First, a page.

How Social Media can Drive the Growth of Sustainability

Social media can be both a carrot and a stick. The new media serves the growth of sustainability as a powerful communications tool and a persuasive means of pushing for pro-social change. Social media gives organizations and individuals the ability to correspond with vast audiences. In addition to its tremendous reach, social media is primarily about collaboration and community, which is entirely consistent with the values inherent in sustainability and CSR.

Social Media, Sustainability, and Corporate Social Responsibility

For organizations involved in sustainability, social media affords a multitude of benefits, including increased consumer trust. While social media can benefit responsible organizations by enhancing their brand reputations, it is also a platform capable of exerting tremendous pressure on irresponsible businesses.

Social media has transformed organizational messaging, and the ramifications for reputation and brand impact are becoming increasingly apparent. Research reveals that consumers want to see results, not merely lofty aspirations. The World Economic Forum writes that consumers are increasingly driving corporate sustainability efforts in the developed and developing world alike.

Americans now assume that companies have a social media presence, but sustainability initiatives suffer from poor communication. This is significant because organizations undertaking major sustainability initiatives can still fail if there is a discrepancy between their actions and stakeholders’ perceptions.

Communicating CSR

In addition to being environmentally sustainable, organizations must be able to communicate this effort effectively. However, with 63 percent of consumers claiming they do not know where to look for information on CSR, communications are clearly a problem.

Communications can benefit from using social media as a platform for sustainability and CSR initiatives. New media has been a boon for socially responsible businesses and cause marketers. Businesses that use social media to communicate their sustainable practices are afforded priceless PR at a fraction of the cost of traditional media.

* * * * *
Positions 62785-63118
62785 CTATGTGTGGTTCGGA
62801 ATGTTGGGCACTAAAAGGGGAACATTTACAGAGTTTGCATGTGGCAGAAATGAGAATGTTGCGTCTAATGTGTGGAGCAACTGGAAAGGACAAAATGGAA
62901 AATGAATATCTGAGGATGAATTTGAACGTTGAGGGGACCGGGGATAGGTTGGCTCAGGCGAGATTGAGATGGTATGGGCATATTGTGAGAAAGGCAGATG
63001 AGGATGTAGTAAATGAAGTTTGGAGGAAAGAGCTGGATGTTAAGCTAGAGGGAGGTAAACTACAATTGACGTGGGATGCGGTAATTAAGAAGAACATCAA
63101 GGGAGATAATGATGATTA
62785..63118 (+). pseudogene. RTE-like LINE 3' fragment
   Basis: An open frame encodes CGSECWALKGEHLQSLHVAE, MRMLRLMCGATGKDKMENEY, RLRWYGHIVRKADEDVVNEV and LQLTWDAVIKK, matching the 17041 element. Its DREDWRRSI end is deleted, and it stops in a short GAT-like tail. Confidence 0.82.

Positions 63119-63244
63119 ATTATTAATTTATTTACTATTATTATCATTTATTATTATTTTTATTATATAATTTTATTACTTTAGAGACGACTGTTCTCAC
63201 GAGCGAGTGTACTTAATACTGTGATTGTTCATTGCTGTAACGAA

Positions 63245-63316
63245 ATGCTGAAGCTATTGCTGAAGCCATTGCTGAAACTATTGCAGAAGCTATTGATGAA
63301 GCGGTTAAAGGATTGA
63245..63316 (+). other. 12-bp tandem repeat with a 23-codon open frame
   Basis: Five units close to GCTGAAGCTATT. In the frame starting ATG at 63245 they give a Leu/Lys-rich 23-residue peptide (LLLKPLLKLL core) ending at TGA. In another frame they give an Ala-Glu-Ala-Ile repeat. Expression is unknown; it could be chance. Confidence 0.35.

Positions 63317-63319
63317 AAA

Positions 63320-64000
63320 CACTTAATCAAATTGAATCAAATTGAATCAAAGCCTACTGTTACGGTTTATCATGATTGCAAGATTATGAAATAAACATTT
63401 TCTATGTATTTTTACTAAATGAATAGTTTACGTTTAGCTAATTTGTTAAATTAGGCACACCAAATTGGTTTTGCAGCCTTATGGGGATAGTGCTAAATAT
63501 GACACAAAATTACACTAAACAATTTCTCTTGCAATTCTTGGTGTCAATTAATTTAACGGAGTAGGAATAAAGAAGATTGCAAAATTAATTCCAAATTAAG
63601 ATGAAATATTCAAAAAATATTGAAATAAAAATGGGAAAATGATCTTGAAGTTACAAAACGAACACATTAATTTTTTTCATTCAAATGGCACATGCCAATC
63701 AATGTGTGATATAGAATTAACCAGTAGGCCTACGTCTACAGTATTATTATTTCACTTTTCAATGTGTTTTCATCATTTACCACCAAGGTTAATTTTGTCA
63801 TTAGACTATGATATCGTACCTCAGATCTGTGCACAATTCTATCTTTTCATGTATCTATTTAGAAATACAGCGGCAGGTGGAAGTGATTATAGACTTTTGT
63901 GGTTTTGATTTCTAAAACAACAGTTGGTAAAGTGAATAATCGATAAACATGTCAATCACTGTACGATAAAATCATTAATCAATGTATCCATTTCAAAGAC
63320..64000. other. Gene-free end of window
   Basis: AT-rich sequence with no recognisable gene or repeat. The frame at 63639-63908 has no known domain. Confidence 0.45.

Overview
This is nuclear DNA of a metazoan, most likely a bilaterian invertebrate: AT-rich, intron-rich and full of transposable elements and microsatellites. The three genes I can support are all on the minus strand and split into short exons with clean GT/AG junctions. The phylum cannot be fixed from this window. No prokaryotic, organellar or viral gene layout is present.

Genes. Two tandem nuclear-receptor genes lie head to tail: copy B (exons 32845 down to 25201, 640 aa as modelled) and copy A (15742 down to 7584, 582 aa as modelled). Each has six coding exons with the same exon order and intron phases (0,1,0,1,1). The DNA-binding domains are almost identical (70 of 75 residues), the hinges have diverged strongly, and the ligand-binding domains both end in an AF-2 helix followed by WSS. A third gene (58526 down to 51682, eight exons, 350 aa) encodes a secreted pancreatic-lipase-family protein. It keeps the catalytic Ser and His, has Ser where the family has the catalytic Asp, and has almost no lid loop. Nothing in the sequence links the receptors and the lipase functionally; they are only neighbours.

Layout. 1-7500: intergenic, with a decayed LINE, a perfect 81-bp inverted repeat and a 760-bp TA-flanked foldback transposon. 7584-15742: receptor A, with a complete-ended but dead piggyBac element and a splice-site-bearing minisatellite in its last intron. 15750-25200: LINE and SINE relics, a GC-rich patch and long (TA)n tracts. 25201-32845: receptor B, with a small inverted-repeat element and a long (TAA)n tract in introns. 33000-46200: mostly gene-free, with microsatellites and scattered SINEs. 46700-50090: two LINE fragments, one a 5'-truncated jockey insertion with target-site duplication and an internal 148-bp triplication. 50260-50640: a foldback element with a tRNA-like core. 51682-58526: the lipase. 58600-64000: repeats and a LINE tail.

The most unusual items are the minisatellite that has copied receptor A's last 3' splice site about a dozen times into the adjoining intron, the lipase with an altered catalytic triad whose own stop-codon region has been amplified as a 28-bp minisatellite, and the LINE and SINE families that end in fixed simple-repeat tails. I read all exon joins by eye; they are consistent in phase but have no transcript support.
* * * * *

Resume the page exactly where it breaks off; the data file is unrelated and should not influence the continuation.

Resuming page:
Social Media in Our Lives

Social media is sewn into the fabric of our lives, and what makes the “new” media so revolutionary is its capacity to interact. The primary advantage of new media over traditional media is that it gets stakeholders involved in discussions that can ultimately frame solutions.

Organizations that employ effective communications involving social media can listen to and engage stakeholders. This is far superior to traditional push communications, which disseminate information outward. In contrast to traditional communications, social media is a two-way stream that generates helpful feedback and disseminates information.

There is tremendous value in real-time feedback from employees, customers, and other stakeholders. The input provided through social media channels enables organizations to assess the strengths and weaknesses of their initiatives and, where necessary, make changes. Known as crowd-sourcing, the practice solicits ideas from a large group of people. One of the best examples of crowd-sourcing comes from GE’s Ecomagination Challenge.

Engaging With Consumers so They Become Followers

While some may fear the amplification of potentially negative feedback, the nature of the digital age is such that it is unavoidable. It, therefore, makes sense for organizations to be part of the discussion.

Consumers demand transparent and credible information, but there is a gulf between what consumers want and organizational realities. Research shows that consumer perception is determined by communication strategies and not just organizational efforts.

Some major companies saw declines in the perception of their sustainability stewardship despite increased efforts. The moral here is that engaging sustainability must include communications that involve more than just sharing information with passive recipients. Engaging stakeholders and listening to what they say are essential to effective communication. Social media is the perfect modality for such interactive dialogues.

Social media is the ideal platform to fill the gap between consumer expectations and what companies are perceived to be delivering.

“Social media, when executed successfully, can be a powerful vehicle to build sustainable business communications by engaging with stakeholders. With new tools and strategies changing how the business world communicates and exchanges information, social media is becoming the transparent, engaging, competitive advantage that business sustainability delivers,” said Julie Urlaub of the Taiga Company.